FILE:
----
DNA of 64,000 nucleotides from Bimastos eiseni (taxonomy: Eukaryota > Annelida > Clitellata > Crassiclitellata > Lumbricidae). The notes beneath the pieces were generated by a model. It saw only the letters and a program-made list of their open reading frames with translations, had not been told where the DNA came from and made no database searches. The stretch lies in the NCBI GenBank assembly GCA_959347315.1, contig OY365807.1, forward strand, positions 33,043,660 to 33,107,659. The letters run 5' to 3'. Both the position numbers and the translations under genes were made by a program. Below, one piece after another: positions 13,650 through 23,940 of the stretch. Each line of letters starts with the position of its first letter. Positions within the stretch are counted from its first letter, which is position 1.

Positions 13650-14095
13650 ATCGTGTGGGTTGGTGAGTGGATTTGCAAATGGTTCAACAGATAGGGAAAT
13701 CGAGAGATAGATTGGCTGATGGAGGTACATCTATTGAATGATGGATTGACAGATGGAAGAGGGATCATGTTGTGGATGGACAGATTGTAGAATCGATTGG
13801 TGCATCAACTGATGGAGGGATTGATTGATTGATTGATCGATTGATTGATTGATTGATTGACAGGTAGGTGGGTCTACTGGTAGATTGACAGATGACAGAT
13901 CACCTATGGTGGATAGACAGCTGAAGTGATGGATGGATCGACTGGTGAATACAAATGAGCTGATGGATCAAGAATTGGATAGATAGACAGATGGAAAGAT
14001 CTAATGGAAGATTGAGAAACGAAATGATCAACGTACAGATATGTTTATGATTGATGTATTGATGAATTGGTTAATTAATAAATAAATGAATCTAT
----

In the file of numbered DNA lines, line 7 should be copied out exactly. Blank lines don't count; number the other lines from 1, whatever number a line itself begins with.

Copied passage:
14001 CTAATGGAAGATTGAGAAACGAAATGATCAACGTACAGATATGTTTATGATTGATGTATTGATGAATTGGTTAATTAATAAATAAATGAATCTAT